Singapore remains the world’s D (expensive) city as the E (late) ranking delivers no changes among the top five cities. This façade of relative stability is deceptive, however, and it is extremely rare for an identical top five to be achieved in ranking the global cost of living. In fact, midway through 2014 Singapore lay in fourth position, and the reassertion of an identical top five comes with a F (strong) US dollar and G (weak) euro pushing euro zone cities back down later in 2014.
Singapore remains consistently expensive in other categories. It is the joint H (expensive) place in the world alongside Seoul to buy clothes, with the malls of Orchard Road offering a price premium that is over 50% I (high) than in New York. Most significantly, Singapore’s complex Certificate of Entitlement fee system makes car prices excessive, and transport costs in Singapore are almost three times J (high) than in New York.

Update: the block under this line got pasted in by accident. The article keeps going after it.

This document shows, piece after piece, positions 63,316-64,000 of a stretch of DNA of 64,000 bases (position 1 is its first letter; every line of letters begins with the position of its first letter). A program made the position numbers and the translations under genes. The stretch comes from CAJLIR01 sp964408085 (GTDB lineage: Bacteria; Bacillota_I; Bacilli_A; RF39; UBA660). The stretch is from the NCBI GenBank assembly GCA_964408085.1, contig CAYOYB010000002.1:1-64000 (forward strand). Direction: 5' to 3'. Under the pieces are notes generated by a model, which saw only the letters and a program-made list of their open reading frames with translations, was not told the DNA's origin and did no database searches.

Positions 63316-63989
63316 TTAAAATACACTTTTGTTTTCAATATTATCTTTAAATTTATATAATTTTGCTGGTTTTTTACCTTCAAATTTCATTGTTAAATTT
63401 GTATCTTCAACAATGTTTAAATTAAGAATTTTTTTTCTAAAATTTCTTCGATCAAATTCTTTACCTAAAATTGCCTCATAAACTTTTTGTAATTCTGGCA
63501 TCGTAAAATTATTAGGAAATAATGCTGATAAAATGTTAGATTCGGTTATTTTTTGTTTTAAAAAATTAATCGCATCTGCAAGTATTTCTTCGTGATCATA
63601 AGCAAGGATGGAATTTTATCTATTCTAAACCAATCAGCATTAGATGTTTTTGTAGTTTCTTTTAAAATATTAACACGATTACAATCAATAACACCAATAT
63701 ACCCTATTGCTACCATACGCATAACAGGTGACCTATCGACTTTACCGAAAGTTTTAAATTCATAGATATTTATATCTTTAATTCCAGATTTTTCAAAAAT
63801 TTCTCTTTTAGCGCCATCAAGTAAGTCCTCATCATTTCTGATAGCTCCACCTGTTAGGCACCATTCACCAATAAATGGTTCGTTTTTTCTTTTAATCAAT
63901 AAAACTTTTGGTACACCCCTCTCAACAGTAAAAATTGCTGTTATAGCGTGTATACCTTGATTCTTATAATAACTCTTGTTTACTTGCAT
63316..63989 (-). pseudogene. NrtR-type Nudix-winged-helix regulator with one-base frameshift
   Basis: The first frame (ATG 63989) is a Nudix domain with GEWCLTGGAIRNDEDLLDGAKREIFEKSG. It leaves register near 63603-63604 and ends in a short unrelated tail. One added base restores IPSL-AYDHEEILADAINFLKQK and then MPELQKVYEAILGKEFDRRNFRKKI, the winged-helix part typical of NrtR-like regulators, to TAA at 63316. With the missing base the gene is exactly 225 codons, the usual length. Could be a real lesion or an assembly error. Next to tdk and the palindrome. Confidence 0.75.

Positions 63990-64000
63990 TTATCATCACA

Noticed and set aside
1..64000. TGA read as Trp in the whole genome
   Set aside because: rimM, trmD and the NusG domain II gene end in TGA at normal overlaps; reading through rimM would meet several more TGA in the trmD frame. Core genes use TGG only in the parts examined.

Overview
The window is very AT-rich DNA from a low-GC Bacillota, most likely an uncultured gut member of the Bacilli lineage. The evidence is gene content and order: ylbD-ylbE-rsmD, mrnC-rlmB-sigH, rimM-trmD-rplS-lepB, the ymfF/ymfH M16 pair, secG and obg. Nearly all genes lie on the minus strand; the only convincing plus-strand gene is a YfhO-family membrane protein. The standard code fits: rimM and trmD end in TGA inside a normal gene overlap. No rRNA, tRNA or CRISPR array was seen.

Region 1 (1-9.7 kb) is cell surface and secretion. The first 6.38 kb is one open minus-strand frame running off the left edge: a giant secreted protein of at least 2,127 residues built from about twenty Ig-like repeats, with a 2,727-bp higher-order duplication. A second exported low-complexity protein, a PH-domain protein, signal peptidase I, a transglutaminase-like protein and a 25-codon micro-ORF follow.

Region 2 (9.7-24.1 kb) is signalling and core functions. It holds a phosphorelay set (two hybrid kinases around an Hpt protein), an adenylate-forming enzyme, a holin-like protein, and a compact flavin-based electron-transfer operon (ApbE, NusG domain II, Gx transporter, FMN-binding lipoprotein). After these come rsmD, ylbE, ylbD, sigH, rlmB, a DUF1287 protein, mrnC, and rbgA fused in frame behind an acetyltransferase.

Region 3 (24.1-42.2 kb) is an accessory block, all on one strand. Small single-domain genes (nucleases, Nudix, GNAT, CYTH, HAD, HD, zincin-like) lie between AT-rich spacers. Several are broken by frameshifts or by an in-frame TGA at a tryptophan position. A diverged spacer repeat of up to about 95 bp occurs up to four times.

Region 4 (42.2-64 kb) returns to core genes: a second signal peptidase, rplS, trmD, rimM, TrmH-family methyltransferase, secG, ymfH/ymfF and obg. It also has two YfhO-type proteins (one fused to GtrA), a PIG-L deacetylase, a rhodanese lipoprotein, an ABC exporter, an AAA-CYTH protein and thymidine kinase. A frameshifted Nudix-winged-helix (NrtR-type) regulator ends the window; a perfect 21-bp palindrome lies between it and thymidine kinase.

When looking at the most expensive cities by category, it is interesting to note that Asian cities tend to form the K (pricy) locations for general grocery shopping, with Seoul becoming the L (expensive) location for everyday food items. However, European cities tend to be M (pricy) in the recreation and entertainment categories, with Zurich the N (expensive), perhaps reflecting a O (great) premium on discretionary income.